Bye Bye Man of Steel

Well, just received an AP report saying that Kirk Alyn - the first actor to play Superman in ANY format, be it stage, screen or radio - passed away today. It saddens me greatly.

Mind you, I didn’t even know he was still alive. He dropped out of sight completely after Superman II, and even that was only an uncredited cameo that only the most die-hard cult followers of the films even recognize. But still, it’s been a hard couple years for fans of the Man.

Joe Shuster (co-creator, original artist) passed away some time ago, but Jerry Siegel (co-creator, original writer) died just a year or two ago. Arguably his definitive artist, Curt Swan, my personal hero, shuffled off the mortal coil not long ago, following Sheldon Mayer who’d been responsible for bringing Superman to the publisher’s attention in the first place. And then of course, Chris Reeve’s accident a few years back.

It tears me apart that an icon I so adore, which brings me such great joy, seems punctuated by these moments of loss and sadness … and worse that a hero who flies so high and alludes to such great possibilities in the human spirit should be so often touched by this fragile, mortal sadness.

So I’m sad again today. When I go back to my drawing table and put pen to paper, I’m going to find myself staring at the faces of my creations, my renderings, wondering if they will outlive me, and what forms they would take in the hands of others. Hoping I can be proud to have been the integral part of them …

And this weekend, as is tradition when we lose “one of our own,” a bunch of us will gather at my house and talk about all the heroes we’ve lost, and dread the day we lose even more … and toasting in their honor, we’ll remember that one day we too will die, and so we mourn the chinks in our armor of perceived immortality.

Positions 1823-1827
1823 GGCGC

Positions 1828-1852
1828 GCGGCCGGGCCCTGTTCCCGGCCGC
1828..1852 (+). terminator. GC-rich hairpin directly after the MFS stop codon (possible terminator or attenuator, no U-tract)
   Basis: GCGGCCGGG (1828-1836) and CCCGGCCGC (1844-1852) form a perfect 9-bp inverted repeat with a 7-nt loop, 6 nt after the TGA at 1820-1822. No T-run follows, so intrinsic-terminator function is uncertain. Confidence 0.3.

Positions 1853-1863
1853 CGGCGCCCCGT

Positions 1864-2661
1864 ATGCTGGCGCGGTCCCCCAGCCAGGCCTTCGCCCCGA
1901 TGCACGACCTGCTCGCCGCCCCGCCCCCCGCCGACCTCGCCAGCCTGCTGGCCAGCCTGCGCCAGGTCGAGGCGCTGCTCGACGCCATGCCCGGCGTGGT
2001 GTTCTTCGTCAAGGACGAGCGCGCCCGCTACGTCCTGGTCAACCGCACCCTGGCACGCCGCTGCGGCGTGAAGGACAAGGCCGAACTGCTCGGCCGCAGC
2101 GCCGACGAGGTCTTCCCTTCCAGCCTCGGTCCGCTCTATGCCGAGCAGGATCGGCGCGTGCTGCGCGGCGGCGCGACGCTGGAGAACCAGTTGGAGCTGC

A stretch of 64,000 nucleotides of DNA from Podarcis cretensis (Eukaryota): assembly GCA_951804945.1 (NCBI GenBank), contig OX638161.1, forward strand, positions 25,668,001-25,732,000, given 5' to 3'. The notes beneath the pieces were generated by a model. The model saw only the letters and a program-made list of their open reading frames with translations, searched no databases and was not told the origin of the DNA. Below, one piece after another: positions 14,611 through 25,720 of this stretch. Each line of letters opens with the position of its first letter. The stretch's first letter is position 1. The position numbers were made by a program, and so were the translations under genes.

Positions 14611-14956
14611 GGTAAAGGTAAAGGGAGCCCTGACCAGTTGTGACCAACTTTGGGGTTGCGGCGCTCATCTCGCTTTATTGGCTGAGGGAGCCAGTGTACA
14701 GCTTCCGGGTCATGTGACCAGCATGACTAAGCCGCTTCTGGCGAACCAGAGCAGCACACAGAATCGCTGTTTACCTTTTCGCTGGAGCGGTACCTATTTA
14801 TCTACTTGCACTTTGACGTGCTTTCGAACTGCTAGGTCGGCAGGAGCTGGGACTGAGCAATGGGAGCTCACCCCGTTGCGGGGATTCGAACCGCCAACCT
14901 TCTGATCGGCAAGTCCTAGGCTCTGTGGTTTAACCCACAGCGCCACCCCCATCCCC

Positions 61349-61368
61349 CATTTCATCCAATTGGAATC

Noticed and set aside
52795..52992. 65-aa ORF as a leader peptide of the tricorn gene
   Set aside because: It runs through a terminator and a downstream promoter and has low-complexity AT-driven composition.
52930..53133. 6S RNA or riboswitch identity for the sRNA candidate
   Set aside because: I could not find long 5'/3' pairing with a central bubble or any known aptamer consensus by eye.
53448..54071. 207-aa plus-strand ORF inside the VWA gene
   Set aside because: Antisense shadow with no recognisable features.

There should be a word for the longing created when a representation of your ideals is gone …

Sad, sad, sad Jonny today.

-An epistle most prosaic, courtesy of Calamity Jon.

How sad…

Yer pal,

Hang on. Shuster, Seigel, and Alyn were not exactly young pups. They lived to reasonable old age.

Lots of the early movie and radio stars, directors, writers, etc. are gone. Yes, OK, it’s sad, it’s a loss, but it’s not as though the “icon…seems punctuated by these moments…”

Untimely death or accident (like Reeve) is one thing. Death at the conclusion of a long life is … well, OK, all death is tragic, all death involves loss, but there’s a difference. A big difference.

I’ve been wondering where to put this story I’ve been carrying around for so long, and this seems as good a place as any.

I met one of my favorite comics creators at a convention years ago, just six months before he died. I told him I was from Texas and that seemed to prompt him to tell what happened to him in his youth.

The first time he ever set foot outside of New York City was after he was drafted into the Army in 1944 and sent to Fort Hood in Texas for basic training. After that, he was sent to Europe and landed at Normandy the day after D-Day. So many men still littered the beach, he said it was difficult to avoid stepping on one. And it was the first time he’d ever seen one dead body, let alone hundreds. After that, he went on to Patton’s Fifth Army and was part of Patton’s mad, brilliant rush across Europe.